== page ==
What Are ‘Dry’ and ‘Wet’ Body Oils

If you’re confused by this term, don’t worry so was I when I first heard it. Oils are definitely not dry? So how can they possibly be termed ‘dry’? And what are wet oils? How do I use them?

Dry body oils are those that are absorbed into the skin almost immediately leave almost no or very little residue. So it has very little to do with the oil itself but everything to do with the finish it leaves on the skin.

These oils are lightweight and fast absorbing. Oils like avocado, sesame, safflower, camellia, grapeseed, and rosehip oils or combinations of these oils are all categorized as dry oils.

The opposite of this are the ‘wet’ oils which are heavier, generally more viscose/thicker (but not always) and leave a residue or sheen on the skin long after it’s been applied. These oils are great for those with dry, dehydrated skin as it not only moisturizes but also keeps the water from evaporating from the top layer of skin, which is what causes dehydration. Wet oils are also best applied at night which gives the oil time to penetrate the skin. Wet oils include castor, apricot, sweet almond, coconut, jojoba, and neem oils.

Wet and Dry oils can be combined to get the benefits of both oils. Generally a 2:1 Dry oil to Wet oil combination works extremely well as a starting point. The dry oil will absorb quickly whereas the wet oil will help to seal everything in. Other fats like body butters and pure lanolin also seal moisture in exceptionally well but don’t mix as easily dry oils without manipulation. Lanolin mixes really well with cream after some shaking but it takes a bit more shaking/ stirring for me to mix lanolin in with thinner oils.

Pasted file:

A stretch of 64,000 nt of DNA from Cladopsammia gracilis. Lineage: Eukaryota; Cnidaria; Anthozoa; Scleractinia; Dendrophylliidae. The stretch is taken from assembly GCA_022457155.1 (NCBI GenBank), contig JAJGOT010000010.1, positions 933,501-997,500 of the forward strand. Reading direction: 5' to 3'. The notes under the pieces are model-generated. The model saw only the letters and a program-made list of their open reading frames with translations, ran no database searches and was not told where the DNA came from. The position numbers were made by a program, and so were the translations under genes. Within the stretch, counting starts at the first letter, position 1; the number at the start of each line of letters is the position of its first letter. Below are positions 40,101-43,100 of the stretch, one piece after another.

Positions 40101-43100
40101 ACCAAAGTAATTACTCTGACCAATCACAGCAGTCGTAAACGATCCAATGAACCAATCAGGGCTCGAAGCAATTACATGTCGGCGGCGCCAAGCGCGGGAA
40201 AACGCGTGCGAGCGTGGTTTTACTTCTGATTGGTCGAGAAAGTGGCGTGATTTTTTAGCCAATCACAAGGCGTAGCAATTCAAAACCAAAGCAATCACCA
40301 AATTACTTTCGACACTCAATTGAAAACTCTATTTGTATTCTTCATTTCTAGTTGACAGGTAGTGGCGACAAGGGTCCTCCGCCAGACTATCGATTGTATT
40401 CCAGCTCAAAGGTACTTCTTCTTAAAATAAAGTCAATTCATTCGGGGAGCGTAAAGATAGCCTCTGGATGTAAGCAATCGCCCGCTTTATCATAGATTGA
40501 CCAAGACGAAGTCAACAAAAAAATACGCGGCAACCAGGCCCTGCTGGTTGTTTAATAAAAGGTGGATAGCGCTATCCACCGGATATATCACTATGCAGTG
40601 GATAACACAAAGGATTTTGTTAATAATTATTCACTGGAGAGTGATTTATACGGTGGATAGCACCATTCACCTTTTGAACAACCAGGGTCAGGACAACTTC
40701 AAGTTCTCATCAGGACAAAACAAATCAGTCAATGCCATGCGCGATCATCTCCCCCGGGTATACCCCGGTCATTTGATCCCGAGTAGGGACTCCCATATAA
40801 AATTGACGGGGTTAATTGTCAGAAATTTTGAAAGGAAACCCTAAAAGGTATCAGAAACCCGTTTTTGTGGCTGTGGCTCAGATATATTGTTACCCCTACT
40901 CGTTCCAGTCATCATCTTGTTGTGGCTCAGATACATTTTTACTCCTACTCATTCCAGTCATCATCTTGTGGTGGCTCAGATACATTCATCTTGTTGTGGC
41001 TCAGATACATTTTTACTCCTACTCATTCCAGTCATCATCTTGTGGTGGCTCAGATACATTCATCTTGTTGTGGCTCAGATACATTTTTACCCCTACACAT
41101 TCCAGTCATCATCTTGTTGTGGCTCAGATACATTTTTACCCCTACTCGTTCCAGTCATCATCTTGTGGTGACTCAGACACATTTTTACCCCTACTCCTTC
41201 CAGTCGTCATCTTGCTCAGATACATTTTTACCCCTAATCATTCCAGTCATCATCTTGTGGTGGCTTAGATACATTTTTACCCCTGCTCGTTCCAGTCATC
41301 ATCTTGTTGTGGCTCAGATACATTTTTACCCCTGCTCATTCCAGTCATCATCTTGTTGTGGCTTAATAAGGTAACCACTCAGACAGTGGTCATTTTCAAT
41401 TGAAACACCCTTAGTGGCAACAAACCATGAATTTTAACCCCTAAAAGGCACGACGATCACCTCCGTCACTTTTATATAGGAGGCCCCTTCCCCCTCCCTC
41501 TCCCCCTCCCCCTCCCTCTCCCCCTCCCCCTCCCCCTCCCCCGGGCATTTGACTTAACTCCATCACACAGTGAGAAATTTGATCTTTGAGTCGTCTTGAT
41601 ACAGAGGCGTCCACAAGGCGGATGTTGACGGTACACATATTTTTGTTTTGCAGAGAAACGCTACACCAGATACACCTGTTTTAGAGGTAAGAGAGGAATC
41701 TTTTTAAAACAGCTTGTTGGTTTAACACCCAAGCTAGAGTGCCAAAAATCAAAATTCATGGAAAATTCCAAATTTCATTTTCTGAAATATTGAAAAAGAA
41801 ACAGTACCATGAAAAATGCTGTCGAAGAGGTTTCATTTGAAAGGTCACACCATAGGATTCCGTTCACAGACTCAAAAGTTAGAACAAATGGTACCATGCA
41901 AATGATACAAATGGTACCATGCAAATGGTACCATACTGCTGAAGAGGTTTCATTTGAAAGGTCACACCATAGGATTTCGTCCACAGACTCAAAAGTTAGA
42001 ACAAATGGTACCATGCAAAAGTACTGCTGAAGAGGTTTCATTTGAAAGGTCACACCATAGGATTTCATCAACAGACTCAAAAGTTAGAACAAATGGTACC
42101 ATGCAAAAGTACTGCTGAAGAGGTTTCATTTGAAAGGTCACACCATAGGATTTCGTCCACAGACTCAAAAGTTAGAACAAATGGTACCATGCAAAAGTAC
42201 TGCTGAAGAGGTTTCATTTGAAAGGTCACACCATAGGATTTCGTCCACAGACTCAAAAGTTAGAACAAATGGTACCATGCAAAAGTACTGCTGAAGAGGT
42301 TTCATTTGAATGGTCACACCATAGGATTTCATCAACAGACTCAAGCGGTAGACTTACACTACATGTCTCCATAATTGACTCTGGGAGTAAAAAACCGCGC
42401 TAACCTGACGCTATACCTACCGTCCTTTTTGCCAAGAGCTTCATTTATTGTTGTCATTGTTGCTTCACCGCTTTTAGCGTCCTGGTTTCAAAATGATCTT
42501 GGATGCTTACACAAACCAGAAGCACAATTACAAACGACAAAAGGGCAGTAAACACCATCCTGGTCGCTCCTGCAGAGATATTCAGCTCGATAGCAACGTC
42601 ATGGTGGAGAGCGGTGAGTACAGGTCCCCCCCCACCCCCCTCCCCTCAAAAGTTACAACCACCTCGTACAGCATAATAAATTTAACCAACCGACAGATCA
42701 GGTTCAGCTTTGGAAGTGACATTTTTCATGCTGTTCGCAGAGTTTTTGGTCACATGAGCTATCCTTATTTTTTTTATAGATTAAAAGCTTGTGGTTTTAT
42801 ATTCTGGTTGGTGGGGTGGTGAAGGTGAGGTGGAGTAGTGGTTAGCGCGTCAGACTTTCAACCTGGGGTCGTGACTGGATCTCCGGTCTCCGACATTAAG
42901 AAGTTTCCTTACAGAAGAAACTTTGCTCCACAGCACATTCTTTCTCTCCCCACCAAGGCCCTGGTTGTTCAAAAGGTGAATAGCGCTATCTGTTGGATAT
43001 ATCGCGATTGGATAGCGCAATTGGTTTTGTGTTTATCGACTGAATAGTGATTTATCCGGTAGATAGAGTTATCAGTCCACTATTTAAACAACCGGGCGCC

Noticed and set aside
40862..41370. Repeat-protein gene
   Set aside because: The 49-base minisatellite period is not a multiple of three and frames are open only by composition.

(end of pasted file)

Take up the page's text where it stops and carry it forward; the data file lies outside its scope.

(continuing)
If you like controlling the scent of your body oil with essential oil or want to use their properties most of the oils I listened are fragrance free or are mild in scent, which could be masked by essential oils.

DIY Nighttime Body Oil Recipe

1 part apricot oil
1 part sweet almond oil
1 part avocado oil

DIY Anytime Body Oil for Extra Dry Skin

2 parts Camellia oil
1 part Avocado oil
1/2 part lanolin

There are hundreds of dry oil recipes available on the internet and wet oil only recipes as well. I find it best to put wet oils on my skin after I’ve showered, dried off before leaving the humid environment of my bathroom. Since I shower at night, this traps the moisture in my skin and those oils work their magic all night long.

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